• Soldier

Soldier termites are typically bigger than workers.

They have dark-colored heads and large mandibles.

Their bodies vary in color depending on the species of termite.

Subterranean soldiers termite have a pale, cream-colored body.

Drywood termites soldiers have a light-brown body.

And Dampwood termites soldiers have a creamy-white to brown bodies.

These soldiers’ primary duty is to defend the nest from intruders. Their ancient rivals are ants.

  • Reproductives or Swarmers

Reproductives have straight antennae and two pairs of translucent wings.

Both the front and back pairs of wings are equal in length and twice as long as their bodies.

Reproductives are the only type of termite that has wings.

They use their wings to leave the nest and start new colonies.

The reproductives’ primary purpose is to reproduce. They are the future kings and queens of termite colonies.

How to Prevent Termites?

  • Properly Store your Firewood

Termites thrive on firewood, so make sure to keep them at least 20 feet from your home.

It’s also a good idea to keep firewood a few inches off the ground.

  • Bug Screens

Also, another easy fix is to install bug screens over attic vents to prevent entry.

  • Ventilate Properly

Ventilate your home to prevent them from becoming too humid.

Termites need a water source to survive. And they flourish in damp and moist areas.

Apply ventilation fans in your attic, basement, and crawl space.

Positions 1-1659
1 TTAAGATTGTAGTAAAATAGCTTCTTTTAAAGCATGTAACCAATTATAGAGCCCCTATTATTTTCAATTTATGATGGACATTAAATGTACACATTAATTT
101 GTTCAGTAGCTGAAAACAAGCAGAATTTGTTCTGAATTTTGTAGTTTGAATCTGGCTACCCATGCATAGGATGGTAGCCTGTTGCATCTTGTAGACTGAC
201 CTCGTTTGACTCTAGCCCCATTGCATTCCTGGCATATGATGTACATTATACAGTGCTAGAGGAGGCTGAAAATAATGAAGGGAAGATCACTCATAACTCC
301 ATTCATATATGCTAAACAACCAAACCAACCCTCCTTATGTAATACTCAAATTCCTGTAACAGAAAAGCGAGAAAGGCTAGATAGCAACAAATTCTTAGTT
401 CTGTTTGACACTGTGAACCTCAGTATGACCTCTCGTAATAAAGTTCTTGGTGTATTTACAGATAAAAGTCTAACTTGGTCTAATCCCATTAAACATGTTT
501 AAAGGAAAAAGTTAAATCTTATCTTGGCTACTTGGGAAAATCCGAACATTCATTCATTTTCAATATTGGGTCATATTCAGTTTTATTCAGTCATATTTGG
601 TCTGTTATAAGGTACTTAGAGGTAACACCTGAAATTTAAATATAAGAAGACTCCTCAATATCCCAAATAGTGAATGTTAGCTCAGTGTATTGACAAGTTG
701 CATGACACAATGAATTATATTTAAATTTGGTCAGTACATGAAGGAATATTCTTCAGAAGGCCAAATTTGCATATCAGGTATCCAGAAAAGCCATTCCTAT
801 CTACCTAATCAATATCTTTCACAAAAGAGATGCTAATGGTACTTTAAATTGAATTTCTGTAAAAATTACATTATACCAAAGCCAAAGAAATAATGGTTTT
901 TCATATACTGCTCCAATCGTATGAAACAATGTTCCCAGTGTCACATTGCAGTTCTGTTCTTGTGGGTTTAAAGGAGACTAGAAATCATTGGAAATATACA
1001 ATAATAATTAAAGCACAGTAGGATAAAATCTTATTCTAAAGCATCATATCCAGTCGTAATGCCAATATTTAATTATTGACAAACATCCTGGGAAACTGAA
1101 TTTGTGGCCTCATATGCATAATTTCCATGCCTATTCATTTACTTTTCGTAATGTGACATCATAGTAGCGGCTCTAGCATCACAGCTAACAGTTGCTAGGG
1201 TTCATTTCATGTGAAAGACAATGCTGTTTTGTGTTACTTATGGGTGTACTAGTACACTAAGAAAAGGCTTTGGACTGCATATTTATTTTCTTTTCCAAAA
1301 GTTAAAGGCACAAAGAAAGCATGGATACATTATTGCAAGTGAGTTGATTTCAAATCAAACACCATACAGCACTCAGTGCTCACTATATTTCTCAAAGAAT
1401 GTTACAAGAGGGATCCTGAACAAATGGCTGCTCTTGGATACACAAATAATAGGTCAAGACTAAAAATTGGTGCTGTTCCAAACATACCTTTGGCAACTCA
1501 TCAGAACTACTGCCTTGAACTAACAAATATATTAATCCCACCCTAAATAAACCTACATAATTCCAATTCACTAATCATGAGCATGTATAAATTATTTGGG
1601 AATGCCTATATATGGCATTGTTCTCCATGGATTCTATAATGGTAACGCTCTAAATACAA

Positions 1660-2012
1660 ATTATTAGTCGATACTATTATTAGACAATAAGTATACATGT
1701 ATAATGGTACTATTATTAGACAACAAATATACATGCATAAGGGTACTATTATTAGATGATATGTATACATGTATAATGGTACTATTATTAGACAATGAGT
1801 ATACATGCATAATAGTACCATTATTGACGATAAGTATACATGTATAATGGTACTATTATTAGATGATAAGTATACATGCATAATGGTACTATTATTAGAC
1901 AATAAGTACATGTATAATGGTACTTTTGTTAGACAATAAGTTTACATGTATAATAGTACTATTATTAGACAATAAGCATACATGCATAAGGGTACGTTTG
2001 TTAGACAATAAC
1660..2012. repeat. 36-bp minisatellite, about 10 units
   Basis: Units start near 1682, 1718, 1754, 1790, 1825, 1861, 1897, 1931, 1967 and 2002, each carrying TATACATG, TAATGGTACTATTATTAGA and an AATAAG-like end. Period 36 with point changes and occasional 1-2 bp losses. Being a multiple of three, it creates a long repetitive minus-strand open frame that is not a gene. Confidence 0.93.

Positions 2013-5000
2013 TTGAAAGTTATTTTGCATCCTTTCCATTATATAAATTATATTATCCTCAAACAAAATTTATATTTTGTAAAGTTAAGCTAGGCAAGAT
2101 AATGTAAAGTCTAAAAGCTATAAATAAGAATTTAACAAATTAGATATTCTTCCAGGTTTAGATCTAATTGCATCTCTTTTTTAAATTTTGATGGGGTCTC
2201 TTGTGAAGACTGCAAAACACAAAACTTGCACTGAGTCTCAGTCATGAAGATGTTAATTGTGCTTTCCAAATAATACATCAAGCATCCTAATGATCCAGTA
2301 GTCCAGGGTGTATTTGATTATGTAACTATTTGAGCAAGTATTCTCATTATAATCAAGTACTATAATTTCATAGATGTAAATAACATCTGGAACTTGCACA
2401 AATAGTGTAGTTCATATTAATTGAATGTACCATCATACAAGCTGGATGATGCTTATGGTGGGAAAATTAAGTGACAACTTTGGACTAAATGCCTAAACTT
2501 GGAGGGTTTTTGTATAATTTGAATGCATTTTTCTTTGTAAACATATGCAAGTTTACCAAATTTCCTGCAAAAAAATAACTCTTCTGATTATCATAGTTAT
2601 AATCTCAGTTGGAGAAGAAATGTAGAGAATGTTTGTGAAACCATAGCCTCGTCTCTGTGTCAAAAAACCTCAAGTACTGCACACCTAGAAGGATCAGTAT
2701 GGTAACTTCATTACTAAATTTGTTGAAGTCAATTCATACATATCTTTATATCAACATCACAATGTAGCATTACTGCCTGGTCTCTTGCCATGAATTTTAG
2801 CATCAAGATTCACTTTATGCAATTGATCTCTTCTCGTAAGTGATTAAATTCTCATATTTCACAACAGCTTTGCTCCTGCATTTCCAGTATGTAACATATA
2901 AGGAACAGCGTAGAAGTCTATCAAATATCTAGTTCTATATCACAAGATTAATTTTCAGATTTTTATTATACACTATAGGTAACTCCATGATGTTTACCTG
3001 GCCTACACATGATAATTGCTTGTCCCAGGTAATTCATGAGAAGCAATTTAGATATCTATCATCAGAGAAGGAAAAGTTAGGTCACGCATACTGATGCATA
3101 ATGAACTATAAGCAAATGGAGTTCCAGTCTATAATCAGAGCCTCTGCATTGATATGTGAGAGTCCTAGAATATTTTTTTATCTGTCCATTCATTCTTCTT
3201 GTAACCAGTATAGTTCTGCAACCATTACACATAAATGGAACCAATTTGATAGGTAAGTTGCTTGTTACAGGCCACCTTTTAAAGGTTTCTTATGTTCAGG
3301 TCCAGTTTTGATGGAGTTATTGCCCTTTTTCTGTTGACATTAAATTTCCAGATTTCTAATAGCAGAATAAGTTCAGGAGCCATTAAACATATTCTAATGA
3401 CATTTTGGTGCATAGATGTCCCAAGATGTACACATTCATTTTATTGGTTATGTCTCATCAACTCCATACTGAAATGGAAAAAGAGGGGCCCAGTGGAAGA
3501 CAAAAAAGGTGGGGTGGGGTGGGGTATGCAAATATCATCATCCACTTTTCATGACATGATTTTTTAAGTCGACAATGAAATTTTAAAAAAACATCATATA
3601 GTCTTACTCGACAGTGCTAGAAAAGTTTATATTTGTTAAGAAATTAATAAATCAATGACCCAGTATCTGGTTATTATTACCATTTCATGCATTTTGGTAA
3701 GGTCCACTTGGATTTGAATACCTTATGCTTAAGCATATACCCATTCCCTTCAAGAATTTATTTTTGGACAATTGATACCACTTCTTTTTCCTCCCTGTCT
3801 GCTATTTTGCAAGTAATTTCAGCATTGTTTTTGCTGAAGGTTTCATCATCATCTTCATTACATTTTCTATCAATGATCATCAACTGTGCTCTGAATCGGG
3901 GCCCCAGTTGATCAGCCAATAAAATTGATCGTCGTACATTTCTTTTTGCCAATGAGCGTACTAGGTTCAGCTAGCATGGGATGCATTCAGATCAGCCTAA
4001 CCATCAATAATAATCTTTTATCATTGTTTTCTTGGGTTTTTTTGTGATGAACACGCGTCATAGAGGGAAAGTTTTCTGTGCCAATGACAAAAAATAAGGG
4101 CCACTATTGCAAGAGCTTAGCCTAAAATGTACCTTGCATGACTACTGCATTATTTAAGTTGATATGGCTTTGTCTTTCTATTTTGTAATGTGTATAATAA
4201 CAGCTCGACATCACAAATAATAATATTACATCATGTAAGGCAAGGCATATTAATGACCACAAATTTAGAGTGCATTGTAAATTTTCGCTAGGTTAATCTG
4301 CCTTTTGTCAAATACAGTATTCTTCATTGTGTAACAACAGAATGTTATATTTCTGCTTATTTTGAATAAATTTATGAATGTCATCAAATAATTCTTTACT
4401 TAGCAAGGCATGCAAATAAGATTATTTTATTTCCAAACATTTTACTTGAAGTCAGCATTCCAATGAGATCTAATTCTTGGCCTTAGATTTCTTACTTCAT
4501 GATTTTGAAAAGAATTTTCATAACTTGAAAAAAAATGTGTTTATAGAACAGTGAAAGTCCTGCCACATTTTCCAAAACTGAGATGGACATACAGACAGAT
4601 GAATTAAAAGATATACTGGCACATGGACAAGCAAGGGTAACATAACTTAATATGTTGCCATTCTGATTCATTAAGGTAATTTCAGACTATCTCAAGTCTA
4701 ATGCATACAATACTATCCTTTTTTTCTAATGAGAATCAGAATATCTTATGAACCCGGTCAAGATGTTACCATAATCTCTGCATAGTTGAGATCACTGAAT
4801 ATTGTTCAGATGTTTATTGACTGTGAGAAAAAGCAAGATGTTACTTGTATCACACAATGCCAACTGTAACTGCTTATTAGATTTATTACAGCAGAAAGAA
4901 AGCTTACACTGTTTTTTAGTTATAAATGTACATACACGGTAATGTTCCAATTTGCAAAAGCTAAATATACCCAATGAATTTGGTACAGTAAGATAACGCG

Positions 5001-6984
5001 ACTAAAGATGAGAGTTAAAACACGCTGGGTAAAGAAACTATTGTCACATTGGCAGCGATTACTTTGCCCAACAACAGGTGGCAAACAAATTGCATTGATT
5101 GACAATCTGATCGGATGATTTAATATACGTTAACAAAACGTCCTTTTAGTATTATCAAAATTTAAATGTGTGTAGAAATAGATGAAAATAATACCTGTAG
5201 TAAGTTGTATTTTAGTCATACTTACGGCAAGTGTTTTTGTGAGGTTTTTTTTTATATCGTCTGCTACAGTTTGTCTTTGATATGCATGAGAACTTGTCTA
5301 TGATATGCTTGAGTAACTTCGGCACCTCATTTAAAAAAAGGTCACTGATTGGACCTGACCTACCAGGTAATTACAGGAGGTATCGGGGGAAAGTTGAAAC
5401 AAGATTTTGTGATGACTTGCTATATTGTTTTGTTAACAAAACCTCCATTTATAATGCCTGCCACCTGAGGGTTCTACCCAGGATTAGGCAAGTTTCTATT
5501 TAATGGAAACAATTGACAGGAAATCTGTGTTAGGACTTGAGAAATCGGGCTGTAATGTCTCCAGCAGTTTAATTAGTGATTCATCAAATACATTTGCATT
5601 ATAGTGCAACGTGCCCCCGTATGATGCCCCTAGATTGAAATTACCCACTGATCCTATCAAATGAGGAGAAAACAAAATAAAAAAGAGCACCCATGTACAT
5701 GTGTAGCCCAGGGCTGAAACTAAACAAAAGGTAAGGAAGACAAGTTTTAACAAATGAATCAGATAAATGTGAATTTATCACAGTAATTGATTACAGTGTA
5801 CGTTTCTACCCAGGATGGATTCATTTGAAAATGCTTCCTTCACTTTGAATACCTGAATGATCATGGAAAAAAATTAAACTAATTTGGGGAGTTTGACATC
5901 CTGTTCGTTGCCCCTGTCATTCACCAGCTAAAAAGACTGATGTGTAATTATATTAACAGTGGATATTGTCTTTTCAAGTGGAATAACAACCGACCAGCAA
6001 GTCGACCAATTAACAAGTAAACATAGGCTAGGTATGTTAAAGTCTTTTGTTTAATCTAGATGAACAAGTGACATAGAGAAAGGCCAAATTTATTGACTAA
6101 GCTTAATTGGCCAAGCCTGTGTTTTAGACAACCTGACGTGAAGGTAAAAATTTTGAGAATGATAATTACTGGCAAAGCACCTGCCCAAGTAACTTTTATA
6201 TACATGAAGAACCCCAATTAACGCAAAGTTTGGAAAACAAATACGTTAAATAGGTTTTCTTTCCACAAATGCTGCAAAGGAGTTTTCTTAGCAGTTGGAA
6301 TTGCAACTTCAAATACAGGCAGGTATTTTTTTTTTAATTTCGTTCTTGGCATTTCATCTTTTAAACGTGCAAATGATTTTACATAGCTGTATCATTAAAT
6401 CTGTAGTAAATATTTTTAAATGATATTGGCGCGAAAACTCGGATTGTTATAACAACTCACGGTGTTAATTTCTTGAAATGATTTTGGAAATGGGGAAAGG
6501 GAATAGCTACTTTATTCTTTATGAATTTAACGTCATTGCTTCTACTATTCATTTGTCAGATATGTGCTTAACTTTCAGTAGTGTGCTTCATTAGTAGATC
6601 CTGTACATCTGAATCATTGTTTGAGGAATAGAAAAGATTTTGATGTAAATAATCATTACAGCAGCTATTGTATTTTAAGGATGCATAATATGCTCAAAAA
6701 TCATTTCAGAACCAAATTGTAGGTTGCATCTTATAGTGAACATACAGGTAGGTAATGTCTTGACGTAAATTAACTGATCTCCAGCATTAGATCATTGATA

• Replace All Damaged or Rotting Wood.

Termites thrive on rotten wood.

To keep them from coming back, remove all damaged wood. Make sure to replace it with wood that’s treated with pesticides.

  • Maintain Landscape 

Remove all plants and mulch away from the foundation of your home. 

Also, limit any direct contact that wood has with soil around your home. 

What Are the Signs of a termite infestation?

Termite infestations are hard to spot unless you know what to look for.

Here’s are common signs of termite infestation:

  • Flying Termites or Swarmers

Flying termites signify a termite population is ready to expand into new colonies.

  • Mud Tubes

Mud tubes could be a sign of subterranean termites.

A mud tube is made of small pieces of soil and wood.

These tubes help protect termites from predators.

They also protect termites from dry environments when gathering food.

  • Uneven or Bubbling Paint

Uneven or bubbling paint could be a sign of termite damage.

  • Frass / Droppings

If you find a small pile of what looks like pellets inside or outside the home, it could be a sign termite infestation.

  • Weird Noises

If you hear a quiet clicking sound coming from the walls, it could be a sign of termite infestation.

When worker termites eat your woodwork, they make noises.

You can typically hear them eating if you place your ear against your walls.

  • Hollow Wood

Termites devour wood from the inside out, leaving a weak shell.

As such, when you knock on an area that has termite damage, it will sound hollow.